So in the vein of sharing pretty charts, here is one: we show job losses since the beginning of the Recession (excluding for the impact of census hiring), juxtaposed to the natural growth rate of the Labor Pool (and not the artificial one, which according to the BLS is the same now as it was a year ago).

    We discover that i) 7.6 Million absolute jobs have been lost since the beginning of the Recession; ii) that a record 10.5 Million jobs (and you won’t find this statistic anywhere), have been lost when factoring in for the natural growth of the Labor Pool of 90-100K a month (we use the lower estimate, which also happens to be the CBO’s estimate), and that iii) assuming we expect to return to the jobs baseline level as of December 2007 (or an unemployment rate of 5%) by the end of Obama’s second term (and we make the big assumption there will be a second term), Obama needs to create 230,000 jobs each and every month consecutively from September through November 2016 in order for the total jobs lost to be put back into the labor force, and that iv) an optimistic (if more realistic) projection of jobs returning to the work force means the return the baseline will occur in 2019, some 7 years after the start of the last recession.

    Now, note the passage about an unpayable debt, which Obama has massively added to since this article was written…. and also that the number of total uneployed has risen dramatically since the time it was written.

    Obama’s policies are not even breaking even in Job creation, nor will they.

  27. Eric Florack says:

    As for the EPA, it’s amazing… I’ve been saying for decades there’s no free lunch. There are consequences to be had for the kind of feel-good policies we’re chasing. It surprises me not at all that we’re now paying that price… and that the left, even while the country drowns ina sea of unemployment and debt, can’t seem to bring itself to terms with it’s agenda being the proximate cause.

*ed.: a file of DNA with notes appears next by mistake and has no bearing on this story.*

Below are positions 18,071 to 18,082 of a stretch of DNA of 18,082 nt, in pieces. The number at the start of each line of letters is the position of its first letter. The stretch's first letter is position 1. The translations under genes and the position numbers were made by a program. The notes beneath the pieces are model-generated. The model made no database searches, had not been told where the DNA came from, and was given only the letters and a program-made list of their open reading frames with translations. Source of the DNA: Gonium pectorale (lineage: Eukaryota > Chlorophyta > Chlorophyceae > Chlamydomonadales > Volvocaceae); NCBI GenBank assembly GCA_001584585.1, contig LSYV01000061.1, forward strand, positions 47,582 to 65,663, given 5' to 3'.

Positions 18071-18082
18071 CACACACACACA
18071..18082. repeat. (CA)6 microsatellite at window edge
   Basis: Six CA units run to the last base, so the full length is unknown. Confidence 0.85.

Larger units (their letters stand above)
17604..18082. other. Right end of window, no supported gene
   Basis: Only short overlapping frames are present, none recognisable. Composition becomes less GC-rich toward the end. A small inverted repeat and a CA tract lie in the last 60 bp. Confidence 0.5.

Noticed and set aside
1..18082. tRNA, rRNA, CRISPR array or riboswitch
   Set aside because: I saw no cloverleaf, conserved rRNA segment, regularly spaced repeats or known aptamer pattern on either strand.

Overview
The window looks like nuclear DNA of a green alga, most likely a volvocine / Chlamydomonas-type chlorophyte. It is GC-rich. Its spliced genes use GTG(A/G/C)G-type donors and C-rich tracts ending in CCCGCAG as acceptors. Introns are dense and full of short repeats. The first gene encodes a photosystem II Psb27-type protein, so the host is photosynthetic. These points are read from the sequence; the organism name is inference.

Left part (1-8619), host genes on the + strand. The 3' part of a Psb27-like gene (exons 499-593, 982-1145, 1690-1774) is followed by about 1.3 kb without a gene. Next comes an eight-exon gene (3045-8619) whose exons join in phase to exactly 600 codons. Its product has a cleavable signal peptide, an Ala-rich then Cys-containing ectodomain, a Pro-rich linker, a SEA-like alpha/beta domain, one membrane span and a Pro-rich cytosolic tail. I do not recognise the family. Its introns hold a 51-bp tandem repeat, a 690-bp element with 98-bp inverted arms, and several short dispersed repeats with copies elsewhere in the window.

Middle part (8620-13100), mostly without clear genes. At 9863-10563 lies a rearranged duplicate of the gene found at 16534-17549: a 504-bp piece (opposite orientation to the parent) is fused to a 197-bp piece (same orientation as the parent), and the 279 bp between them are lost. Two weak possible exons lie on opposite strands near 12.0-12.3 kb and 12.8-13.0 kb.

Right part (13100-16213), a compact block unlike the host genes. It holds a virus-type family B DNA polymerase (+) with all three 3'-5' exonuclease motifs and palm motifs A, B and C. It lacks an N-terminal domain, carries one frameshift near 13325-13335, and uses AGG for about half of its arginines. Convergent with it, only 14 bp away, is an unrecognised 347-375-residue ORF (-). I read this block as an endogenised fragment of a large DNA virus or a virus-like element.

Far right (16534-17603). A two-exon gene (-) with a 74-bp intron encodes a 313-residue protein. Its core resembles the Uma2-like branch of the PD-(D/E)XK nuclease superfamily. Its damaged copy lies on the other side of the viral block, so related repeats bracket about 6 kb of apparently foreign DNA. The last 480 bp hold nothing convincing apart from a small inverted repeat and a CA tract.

28. anjin-san says:

    There are consequences to be had for the kind of feel-good policies we’re chasing

    Not having our rivers catch on fire?

  29. john personna says:

    There are no free lunches, but there have been contaminated lunches.

  30. Eric Florack says:

    So, EU actually believe that that’s the alternative those are the only two choices?
    I submit to you that the case of the EPA, like another leftist bit of bedrock, the union, actually served a purpose when it was first pounded. Subsequently it’s done nothing but maker situation worse.

    and again, it surprises me not all that you can’t get your arms around that one.

  31. Eric Florack says:
  32. Wiley Stoner says:

    What part of if we continue on the path we are on, nobody gets anything, cause there is nothing to get. You want the rich (someone else) to pay your way? FOAD. You are nothing but theves. You just want the government to steal the money for you. If you trust anything this administration says, you are a sucker. You gave Obama hope and all you got back was change. Change from a free society to one controlled by the government. If you want socialism move to North Korea and starve like you deserve.
    Eric, they have been drinking the koolaid here so long they not only do not know the truth, they do not recognize it when they hear it. You just cannot fix stupid.